Martin Sieberer & Simon Messner on 15/07/2023

Pakistan, Karakoram (Masherbrum Range)

Yernamandu Kangri, first ascent, southwest face

Martin Sieberer (Austria) and I waited many months for our Pakistan visas, and they only arrived three weeks before departure. By this time, we had given up on the idea of going to Pakistan and were planning an European climbing trip.

In June, the approach from Skardu, via Hushe, to our base camp on the Masherbrum Glacier went smoothly. We sited our camp at 4,300m, only 20 minutes from the start of the Serac Glacier. Next morning we began to find a way through its maze of ice walls and crevasses. However, high radiation quickly caused avalanches and rockfall, causing us to stop at around 5,300m, and spend a night sheltering in our tent. Next day, with sunburn and headaches, we descended to base camp.

It then began to snow and rain, leaving us stuck in base camp for subsequent days, playing cards, reading and sleeping. Time didn’t want to pass. The 2023 summer season in the Karakoram was not an easy one: the weather remained unpredictable throughout, with fresh snow on the mountains. Some smaller expeditions didn’t even manage to reach their goals. We were lucky!

We were able to climb once more to around 5,300m, but, surprised by more snowfall descended the same day so as not to be stuck on the mountain. This was our only acclimatization. Would it be enough to go to 7,000m?

The weather improved mid-July and wondering if this might be our only chance, we waited one sunny day for the snow to settle and then set out on July 13. We took only the minimum of gear so we could move fast, even leaving behind our rope. By early morning we had reached 5,400m, where we dug out a north-facing platform in the edge of a crevasse and camped there the rest of the day and following night. The coolness of the crevasse made it bearable. On the 14th the weather was fantastic, but we were definitely not used to the altitude, and we sunk into the soft snow with every step. It was very exhausting and at 6,250m we had to stop and camp below a huge crevasse. We hadn’t considered how loud the noise would be of water dripping on the tent the whole day long.

At 4.15 a.m. on the 15th we left the tent and with nearly empty rucksacks, walked along snow ridges, crossed crevasses and panted heavily when we met any snow slopes. This took us to the “headwall”, the final southwest face (600m, 60-70°) of Yernamandu Kangri (7,163m; this is how it is pronounced by the people of Hushe, but other spellings exist, notably Yermanendu on most maps). With no rope (we had 10m of cord) we knew we had to climb up and down this unprotected. We both sat on refrigerator-sized blocks of ice at the base of the face, looking at it and not saying a word. Then, without any discussion, we stood up and started climbing upward. If either of us had brought up the subject of turning around, we would have both done so without any argument. High on the face, there was an icy section, above which waist deep snow led to the upper southeast ridge. We traversed granite slabs to a col, from where we saw the summit 100m above us. It was becoming shrouded in cloud.

At 11.15 a.m., exactly seven hours after leaving camp and exactly three weeks after leaving Europe, we reached the top. Our InReach device measured an altitude of 7,185m. We stayed only a few minutes, hammered a piton into a crack a little lower down, then started downclimbing the face. At the bottom the sun was shining with full force, making progress torturous. Finally, we reached the tent, where we spent a short night before descending all the way to base camp the following day, very tired but happy.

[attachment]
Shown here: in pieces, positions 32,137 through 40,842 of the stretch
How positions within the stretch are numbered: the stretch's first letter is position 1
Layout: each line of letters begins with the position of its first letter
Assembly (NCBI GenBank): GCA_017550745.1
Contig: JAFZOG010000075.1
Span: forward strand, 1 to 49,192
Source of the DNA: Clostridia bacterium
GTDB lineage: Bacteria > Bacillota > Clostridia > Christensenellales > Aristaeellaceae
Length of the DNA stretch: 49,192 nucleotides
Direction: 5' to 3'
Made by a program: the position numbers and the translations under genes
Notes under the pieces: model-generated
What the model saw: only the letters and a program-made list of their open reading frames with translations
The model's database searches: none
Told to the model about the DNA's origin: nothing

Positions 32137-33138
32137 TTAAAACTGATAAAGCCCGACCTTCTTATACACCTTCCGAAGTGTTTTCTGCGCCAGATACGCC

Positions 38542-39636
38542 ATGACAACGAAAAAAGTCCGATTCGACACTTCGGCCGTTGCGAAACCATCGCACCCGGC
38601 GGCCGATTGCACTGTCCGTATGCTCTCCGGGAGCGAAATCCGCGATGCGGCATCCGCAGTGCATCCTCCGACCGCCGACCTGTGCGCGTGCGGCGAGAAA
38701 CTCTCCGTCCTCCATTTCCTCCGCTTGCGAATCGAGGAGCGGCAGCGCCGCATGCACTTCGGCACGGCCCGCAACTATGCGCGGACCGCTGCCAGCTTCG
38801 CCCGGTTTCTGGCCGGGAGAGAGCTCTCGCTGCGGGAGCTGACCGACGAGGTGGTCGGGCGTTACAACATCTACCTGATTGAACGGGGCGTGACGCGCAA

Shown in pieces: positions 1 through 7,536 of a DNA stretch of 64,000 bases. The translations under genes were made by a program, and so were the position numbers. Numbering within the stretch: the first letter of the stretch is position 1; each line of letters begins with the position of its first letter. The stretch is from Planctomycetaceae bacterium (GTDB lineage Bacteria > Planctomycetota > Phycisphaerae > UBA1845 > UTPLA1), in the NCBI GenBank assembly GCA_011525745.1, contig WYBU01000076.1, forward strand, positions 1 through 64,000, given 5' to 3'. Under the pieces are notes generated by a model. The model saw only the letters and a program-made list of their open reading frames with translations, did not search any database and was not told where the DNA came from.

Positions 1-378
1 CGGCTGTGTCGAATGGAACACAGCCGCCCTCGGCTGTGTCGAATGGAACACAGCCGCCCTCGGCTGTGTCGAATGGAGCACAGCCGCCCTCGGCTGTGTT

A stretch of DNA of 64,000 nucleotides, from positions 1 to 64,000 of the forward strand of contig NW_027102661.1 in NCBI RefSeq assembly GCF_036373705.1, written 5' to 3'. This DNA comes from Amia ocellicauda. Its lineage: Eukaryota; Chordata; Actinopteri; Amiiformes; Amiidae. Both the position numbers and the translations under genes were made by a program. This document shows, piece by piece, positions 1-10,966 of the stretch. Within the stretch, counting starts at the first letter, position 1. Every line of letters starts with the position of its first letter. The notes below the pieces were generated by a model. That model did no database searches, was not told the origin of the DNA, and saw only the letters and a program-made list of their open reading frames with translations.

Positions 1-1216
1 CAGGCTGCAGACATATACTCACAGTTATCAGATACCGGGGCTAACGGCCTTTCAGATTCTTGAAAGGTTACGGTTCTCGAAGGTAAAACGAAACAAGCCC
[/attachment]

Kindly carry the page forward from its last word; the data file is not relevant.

Apart from the 600m headwall, the 3,000m climb had not been technically difficult, but the terrain had been complex: many crevasses, exposure to serac fall, and avalanche risk. The final section was certainly prone to avalanche, but at the same time icy under a covering of loose snow.

Editor’s note: Yernamandu Kangri stands on the southeast ridge of Masherbrum and has no known serious attempt, although in 1981 Volker Stollbohm reached the col at the base of the northwest ridge during an attempt on Masherbrum. The 2023 ascent more or less follows the original route on Masherbrum until the plateau below Yernamandu Kangri’s final southwest face. The successful ascent of Masherbrum in 1960, by a talented American team, built on two previous British attempts; in 1938, where the expedition reached nearly 7,500m on the south-southeast face, and 1957, where the team retreated from around 7,700m. Between these two trips a New Zealand expedition reached 7,070m. While the New Zealanders climbed the middle of the icefall of the Serac Glacier, the two British and the American expeditions all climbed the right side of the Serac Glacier via the so-called Scaly Alley and had a camp on the top of the Dome (ca 6250m) in a similar spot to the 2023 team, which also climbed Scaly Alley. According to the German chronologer, Eberhard Jurgalski, prior to summer 2023 Yernamandu Kangri was the tenth highest unclimbed summit in the world.

Annotation: The text reproduced here is taken from the American Alpine Journal 

At around 6,250m we had to stop and camp below a huge crevasse. The panorama we had was simply impressive!

The final Headwall was snow-loaded and partly icy. Yernamandu Kangri (right, 7.180m) is located east of the mighty Masherbrum (left, 7.821m).

A happy Summit-duo: Simon Messner (left) & Martin Sieberer in their first high camp on the mountain.